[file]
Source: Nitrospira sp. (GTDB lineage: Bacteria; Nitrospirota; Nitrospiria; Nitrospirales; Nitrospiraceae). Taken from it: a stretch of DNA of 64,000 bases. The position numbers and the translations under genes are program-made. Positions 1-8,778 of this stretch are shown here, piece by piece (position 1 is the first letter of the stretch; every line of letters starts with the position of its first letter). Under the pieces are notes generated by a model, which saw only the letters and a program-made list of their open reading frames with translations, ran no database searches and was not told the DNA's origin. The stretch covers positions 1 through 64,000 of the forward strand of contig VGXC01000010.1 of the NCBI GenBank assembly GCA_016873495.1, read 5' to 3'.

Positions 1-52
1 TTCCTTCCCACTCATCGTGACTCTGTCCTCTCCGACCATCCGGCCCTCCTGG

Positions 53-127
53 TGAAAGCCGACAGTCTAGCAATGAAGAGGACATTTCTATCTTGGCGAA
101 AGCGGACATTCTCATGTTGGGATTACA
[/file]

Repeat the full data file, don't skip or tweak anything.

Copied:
Source: Nitrospira sp. (GTDB lineage: Bacteria; Nitrospirota; Nitrospiria; Nitrospirales; Nitrospiraceae). Taken from it: a stretch of DNA of 64,000 bases. The position numbers and the translations under genes are program-made. Positions 1-8,778 of this stretch are shown here, piece by piece (position 1 is the first letter of the stretch; every line of letters starts with the position of its first letter). Under the pieces are notes generated by a model, which saw only the letters and a program-made list of their open reading frames with translations, ran no database searches and was not told the DNA's origin. The stretch covers positions 1 through 64,000 of the forward strand of contig VGXC01000010.1 of the NCBI GenBank assembly GCA_016873495.1, read 5' to 3'.

Positions 1-52
1 TTCCTTCCCACTCATCGTGACTCTGTCCTCTCCGACCATCCGGCCCTCCTGG

Positions 53-127
53 TGAAAGCCGACAGTCTAGCAATGAAGAGGACATTTCTATCTTGGCGAA
101 AGCGGACATTCTCATGTTGGGATTACA